3 green, unripe mangoes
Pomegranate seeds (optional, for the tabbouleh)

Dairy

Feta cheese
Labneh (if you can't find labneh, you can buy whole milk Greek yogurt and just use it as is. Greek yogurt is not exactly the same thing as labneh, but it's still very tasty, and great if you add a lot of extra toppings)

tabbouleh
baba ganoush

The Schedule

Wednesday

Go grocery shopping.
Pickle the amba. (25 minutes)

Thursday

Make the hummus and plate it, but don't dress it. (15 minutes)
Cut the pita bread into wedges and put it in a ovenproof serving dish. Cover it to keep it from drying out. (5 minutes)
Plate the olives. (1 minute)

Friday

Make the baba ganoush and plate it with the olive oil and parsley on top. (40 minutes)

Saturday morning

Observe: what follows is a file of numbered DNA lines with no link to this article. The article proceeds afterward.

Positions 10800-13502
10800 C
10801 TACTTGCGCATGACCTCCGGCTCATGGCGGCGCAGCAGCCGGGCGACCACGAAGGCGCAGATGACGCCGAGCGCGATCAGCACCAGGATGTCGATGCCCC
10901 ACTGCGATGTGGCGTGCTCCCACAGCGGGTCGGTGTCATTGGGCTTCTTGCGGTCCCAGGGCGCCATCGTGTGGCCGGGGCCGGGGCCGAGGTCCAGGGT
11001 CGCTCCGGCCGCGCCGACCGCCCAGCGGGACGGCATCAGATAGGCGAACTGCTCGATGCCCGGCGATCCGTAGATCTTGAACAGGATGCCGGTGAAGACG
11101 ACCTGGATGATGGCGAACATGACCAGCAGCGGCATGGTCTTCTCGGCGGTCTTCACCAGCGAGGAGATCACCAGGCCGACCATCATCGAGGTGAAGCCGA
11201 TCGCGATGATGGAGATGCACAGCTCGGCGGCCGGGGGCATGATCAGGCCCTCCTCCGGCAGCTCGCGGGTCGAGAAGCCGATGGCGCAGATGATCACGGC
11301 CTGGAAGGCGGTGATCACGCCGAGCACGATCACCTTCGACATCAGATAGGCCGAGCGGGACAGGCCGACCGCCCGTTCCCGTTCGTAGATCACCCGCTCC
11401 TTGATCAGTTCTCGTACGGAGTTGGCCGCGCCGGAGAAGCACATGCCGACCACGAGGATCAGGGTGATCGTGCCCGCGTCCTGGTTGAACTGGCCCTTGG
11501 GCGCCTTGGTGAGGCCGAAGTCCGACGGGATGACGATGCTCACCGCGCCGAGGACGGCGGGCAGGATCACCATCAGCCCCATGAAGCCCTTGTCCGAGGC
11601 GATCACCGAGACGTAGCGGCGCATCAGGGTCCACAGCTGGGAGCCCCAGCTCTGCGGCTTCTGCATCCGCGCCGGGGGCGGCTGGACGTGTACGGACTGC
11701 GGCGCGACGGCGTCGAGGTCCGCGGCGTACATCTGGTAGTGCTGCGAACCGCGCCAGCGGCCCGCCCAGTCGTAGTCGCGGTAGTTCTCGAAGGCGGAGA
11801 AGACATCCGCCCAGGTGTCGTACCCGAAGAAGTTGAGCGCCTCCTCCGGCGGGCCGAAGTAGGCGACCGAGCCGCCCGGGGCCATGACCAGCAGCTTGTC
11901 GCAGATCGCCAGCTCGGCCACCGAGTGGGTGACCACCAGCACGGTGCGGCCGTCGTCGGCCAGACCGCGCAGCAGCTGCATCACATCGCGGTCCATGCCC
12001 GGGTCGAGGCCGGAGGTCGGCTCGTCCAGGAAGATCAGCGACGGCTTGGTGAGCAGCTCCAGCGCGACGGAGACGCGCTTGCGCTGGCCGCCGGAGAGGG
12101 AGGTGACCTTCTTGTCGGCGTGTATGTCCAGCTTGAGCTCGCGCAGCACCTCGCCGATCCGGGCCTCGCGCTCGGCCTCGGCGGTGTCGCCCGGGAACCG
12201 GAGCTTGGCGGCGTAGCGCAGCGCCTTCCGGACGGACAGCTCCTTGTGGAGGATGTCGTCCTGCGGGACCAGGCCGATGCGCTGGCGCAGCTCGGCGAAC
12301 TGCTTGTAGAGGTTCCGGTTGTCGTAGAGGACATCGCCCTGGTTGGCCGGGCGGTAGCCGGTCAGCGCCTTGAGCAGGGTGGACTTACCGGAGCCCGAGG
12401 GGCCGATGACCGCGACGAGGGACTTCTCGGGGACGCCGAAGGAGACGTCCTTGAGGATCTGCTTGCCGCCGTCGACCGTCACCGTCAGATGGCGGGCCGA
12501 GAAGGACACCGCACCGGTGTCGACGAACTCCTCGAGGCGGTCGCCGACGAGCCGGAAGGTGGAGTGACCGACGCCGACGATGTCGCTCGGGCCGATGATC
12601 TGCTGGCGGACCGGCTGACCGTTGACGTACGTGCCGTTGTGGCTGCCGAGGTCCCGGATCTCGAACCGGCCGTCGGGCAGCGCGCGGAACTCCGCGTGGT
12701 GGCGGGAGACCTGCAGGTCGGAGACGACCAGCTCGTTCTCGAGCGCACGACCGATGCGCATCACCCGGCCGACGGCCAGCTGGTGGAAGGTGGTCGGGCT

Make the tabbouleh and plate it (add pomegranate seeds if you bought them, and and use a food processor to chop the herbs by just pulsing them a few times, if you want to speed things up). (30 minutes)
Wash/dry the basil and slice the radishes. (10 minutes)
Set the table (either for a sit-down meal or hors d'oeuvres around a coffee table)

Saturday evening, the hour before serving

Plate the feta with olive oil, basil, and radishes. (2 minutes)
Plate the labneh with olive oil and za'atar/herbs. (5 minutes)
Dress the hummus with olive oil and paprika or baharat. (2 minutes)
Plate the amba or just open one of the jars. (1 minute)
Put the pita bread in the oven at 200° F for about 15 minutes until you're ready to serve. (1 minute active time)
Check the photo below to make sure you didn't leave something in the fridge, and enjoy!

vegetarian meze